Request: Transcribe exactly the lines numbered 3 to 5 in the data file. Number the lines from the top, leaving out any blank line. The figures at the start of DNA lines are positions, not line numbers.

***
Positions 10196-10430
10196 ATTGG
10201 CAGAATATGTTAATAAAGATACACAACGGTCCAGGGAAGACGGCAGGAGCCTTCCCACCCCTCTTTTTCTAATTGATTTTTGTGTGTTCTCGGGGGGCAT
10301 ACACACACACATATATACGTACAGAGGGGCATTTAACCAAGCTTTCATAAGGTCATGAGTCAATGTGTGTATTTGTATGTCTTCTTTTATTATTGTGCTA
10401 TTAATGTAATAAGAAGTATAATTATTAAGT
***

10201 CAGAATATGTTAATAAAGATACACAACGGTCCAGGGAAGACGGCAGGAGCCTTCCCACCCCTCTTTTTCTAATTGATTTTTGTGTGTTCTCGGGGGGCAT
10301 ACACACACACATATATACGTACAGAGGGGCATTTAACCAAGCTTTCATAAGGTCATGAGTCAATGTGTGTATTTGTATGTCTTCTTTTATTATTGTGCTA
10401 TTAATGTAATAAGAAGTATAATTATTAAGT